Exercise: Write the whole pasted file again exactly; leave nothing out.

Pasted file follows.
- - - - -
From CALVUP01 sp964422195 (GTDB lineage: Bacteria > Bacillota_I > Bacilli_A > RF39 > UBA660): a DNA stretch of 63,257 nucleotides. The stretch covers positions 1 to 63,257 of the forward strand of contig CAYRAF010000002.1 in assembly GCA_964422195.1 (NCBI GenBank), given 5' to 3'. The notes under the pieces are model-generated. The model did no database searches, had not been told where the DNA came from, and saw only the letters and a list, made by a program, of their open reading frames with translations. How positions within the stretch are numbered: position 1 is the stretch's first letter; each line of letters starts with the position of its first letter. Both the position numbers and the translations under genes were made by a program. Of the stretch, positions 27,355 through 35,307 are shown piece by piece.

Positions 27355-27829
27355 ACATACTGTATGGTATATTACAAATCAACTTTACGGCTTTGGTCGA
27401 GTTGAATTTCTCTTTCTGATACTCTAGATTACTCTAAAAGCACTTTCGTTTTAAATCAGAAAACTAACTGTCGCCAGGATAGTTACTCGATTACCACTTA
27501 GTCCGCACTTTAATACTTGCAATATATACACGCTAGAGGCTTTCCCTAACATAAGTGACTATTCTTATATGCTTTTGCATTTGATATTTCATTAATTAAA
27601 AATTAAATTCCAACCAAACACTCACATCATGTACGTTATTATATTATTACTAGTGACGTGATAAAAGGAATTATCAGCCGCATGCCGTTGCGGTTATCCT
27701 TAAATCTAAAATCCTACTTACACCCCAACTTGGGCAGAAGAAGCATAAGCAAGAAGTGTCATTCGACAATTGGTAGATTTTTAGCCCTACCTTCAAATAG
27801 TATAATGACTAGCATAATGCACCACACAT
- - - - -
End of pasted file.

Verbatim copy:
From CALVUP01 sp964422195 (GTDB lineage: Bacteria > Bacillota_I > Bacilli_A > RF39 > UBA660): a DNA stretch of 63,257 nucleotides. The stretch covers positions 1 to 63,257 of the forward strand of contig CAYRAF010000002.1 in assembly GCA_964422195.1 (NCBI GenBank), given 5' to 3'. The notes under the pieces are model-generated. The model did no database searches, had not been told where the DNA came from, and saw only the letters and a list, made by a program, of their open reading frames with translations. How positions within the stretch are numbered: position 1 is the stretch's first letter; each line of letters starts with the position of its first letter. Both the position numbers and the translations under genes were made by a program. Of the stretch, positions 27,355 through 35,307 are shown piece by piece.

Positions 27355-27829
27355 ACATACTGTATGGTATATTACAAATCAACTTTACGGCTTTGGTCGA
27401 GTTGAATTTCTCTTTCTGATACTCTAGATTACTCTAAAAGCACTTTCGTTTTAAATCAGAAAACTAACTGTCGCCAGGATAGTTACTCGATTACCACTTA
27501 GTCCGCACTTTAATACTTGCAATATATACACGCTAGAGGCTTTCCCTAACATAAGTGACTATTCTTATATGCTTTTGCATTTGATATTTCATTAATTAAA
27601 AATTAAATTCCAACCAAACACTCACATCATGTACGTTATTATATTATTACTAGTGACGTGATAAAAGGAATTATCAGCCGCATGCCGTTGCGGTTATCCT
27701 TAAATCTAAAATCCTACTTACACCCCAACTTGGGCAGAAGAAGCATAAGCAAGAAGTGTCATTCGACAATTGGTAGATTTTTAGCCCTACCTTCAAATAG
27801 TATAATGACTAGCATAATGCACCACACAT